Excavated E.T. Atari Cartridges Heading To Museums and Auctions
What even are video games.
One day, our grandchildren will ask of us: “Were you there when the E.T. Atari cartridges were unearthed?” And we’ll reply, “Dear ones, we were on the internet. We were all there.”
For those of you just joining the gaming world’s most surreal story of the year (and that’s saying a lot), one of the most venerated myths in videogameland is that of the final fate of Atari’s E.T. — considered by many to be one of the worst games ever made. E.T. was a massive commercial failure, and is seen to this day as a significant contributing factor in the North American game industry crash of 1983. The story goes that Atari literally buried the game (as well as many others), dumping truckloads of cartridges and consoles into a landfill in Alamagordo, New Mexico. The event passed into legend, and acquired an air of the apocryphal…until an estimated 792,000 cartridges were found entombed in Alamogordo earlier this year.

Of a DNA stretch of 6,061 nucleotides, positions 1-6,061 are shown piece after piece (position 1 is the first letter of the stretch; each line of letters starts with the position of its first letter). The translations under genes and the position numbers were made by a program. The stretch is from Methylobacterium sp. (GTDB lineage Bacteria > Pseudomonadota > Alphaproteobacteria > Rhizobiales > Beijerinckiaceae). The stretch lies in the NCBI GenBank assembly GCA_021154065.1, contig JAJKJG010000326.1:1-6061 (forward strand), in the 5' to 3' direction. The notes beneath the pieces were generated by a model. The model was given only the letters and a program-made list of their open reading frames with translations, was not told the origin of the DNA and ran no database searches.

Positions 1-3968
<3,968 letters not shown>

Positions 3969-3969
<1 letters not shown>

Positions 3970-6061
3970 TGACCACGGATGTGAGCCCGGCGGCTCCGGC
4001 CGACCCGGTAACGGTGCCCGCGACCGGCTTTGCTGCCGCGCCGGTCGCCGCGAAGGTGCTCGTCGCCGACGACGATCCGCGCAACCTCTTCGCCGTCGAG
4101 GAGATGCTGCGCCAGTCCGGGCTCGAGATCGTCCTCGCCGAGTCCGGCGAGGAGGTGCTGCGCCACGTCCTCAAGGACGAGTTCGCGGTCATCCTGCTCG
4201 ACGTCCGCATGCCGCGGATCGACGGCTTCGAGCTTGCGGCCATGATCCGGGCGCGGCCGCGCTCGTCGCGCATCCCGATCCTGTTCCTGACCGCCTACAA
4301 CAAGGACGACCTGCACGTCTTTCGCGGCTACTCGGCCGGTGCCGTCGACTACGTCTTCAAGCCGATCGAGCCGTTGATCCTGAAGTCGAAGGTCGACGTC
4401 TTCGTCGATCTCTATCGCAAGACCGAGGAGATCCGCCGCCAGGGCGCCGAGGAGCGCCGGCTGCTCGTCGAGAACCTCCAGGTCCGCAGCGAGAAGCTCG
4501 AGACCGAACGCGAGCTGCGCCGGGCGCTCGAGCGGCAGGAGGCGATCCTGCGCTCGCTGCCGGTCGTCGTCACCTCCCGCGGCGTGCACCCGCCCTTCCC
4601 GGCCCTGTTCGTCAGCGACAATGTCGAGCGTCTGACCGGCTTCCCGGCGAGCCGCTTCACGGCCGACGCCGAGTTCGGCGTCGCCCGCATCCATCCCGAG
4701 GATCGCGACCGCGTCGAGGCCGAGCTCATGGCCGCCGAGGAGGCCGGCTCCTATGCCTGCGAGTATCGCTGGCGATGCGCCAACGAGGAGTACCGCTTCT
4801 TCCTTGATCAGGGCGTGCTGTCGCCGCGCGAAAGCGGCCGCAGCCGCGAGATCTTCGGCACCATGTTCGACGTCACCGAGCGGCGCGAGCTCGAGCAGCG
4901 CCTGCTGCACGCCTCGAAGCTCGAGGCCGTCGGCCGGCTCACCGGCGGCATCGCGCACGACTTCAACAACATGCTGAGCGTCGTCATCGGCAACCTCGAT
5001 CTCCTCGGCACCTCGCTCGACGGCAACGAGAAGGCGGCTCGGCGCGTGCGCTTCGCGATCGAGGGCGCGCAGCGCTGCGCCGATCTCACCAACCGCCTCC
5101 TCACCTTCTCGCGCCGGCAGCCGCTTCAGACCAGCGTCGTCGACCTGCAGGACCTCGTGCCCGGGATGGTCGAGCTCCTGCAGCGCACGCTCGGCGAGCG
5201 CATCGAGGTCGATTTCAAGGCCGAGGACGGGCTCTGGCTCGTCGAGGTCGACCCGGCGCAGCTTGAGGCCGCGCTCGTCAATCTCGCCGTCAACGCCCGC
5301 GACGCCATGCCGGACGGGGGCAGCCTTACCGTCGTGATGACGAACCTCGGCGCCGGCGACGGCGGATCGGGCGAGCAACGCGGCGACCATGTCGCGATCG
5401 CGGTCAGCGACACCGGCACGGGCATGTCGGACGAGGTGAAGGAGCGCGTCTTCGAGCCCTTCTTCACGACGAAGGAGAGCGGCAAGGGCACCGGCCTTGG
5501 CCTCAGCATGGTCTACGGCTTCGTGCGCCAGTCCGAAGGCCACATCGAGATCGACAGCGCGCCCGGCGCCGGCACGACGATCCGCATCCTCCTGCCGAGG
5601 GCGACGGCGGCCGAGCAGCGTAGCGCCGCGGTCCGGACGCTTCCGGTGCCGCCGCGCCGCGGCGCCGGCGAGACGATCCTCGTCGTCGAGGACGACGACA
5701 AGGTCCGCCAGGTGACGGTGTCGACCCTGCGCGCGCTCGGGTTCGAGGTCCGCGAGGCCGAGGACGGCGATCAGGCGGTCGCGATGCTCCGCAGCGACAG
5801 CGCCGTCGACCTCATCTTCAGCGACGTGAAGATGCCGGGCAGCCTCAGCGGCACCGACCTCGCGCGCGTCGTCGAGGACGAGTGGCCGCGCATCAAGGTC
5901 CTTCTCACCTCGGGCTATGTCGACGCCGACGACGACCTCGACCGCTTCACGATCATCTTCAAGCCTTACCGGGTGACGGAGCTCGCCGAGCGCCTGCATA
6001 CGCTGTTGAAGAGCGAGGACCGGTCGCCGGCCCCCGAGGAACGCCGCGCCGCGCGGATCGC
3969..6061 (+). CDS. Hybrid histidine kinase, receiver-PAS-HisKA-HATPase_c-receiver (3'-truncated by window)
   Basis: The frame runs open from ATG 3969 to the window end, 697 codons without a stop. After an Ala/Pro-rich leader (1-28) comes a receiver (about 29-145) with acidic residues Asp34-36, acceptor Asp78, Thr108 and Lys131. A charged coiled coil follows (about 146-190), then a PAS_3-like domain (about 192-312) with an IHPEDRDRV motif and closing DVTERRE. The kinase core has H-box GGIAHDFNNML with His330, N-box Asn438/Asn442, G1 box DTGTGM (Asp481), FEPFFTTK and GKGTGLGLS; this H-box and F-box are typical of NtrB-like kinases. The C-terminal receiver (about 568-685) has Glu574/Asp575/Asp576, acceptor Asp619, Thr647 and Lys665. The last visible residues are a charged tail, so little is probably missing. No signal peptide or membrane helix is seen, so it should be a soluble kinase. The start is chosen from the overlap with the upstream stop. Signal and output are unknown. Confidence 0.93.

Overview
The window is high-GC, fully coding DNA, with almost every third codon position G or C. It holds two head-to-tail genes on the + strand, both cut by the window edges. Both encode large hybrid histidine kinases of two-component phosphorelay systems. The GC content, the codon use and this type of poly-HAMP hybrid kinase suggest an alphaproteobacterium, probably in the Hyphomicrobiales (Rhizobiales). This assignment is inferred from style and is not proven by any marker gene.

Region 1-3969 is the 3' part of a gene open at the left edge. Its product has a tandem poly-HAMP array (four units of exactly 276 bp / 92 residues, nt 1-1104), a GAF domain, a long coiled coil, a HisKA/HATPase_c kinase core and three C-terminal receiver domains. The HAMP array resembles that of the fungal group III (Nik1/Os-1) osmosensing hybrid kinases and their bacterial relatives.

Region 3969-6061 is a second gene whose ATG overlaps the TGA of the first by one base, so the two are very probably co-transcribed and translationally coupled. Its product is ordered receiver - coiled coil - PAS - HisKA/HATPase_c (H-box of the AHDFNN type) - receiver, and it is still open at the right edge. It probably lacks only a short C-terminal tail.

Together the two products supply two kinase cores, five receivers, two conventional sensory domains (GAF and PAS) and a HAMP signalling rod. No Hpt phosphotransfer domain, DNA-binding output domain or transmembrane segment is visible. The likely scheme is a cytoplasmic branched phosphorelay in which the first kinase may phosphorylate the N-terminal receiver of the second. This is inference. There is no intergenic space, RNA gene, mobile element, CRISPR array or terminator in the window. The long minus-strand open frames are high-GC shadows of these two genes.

Last Tuesday, the Alamogordo city council unanimously approved plans to distribute some 1300 cartridges to museums and auctions. And oh yes, there is demand. The city already has a request from a museum in Rome, and they’ve been contacted by a buyer with an offer of $500 for one of the cartridges. The actual worth of the cartridges is still being hashed out — there isn’t much precedent for an item like this. As for the museums, approved recipients will get a package collection (on loan) of found cartridges and hardware, as well as photographs of the dig. So ends a story as weird, ridiculous, and wonderful as the industry behind it.
- The Atari E.T. Landfill Graveyard Has Been Found And They’re Excavating It Right Now
- Plan to Exhume Millions of E.T. Atari Cartridges Put on Hold Over Environmental Concerns
- Atari E.T.’s Presumed Tomb Exhumed Soon
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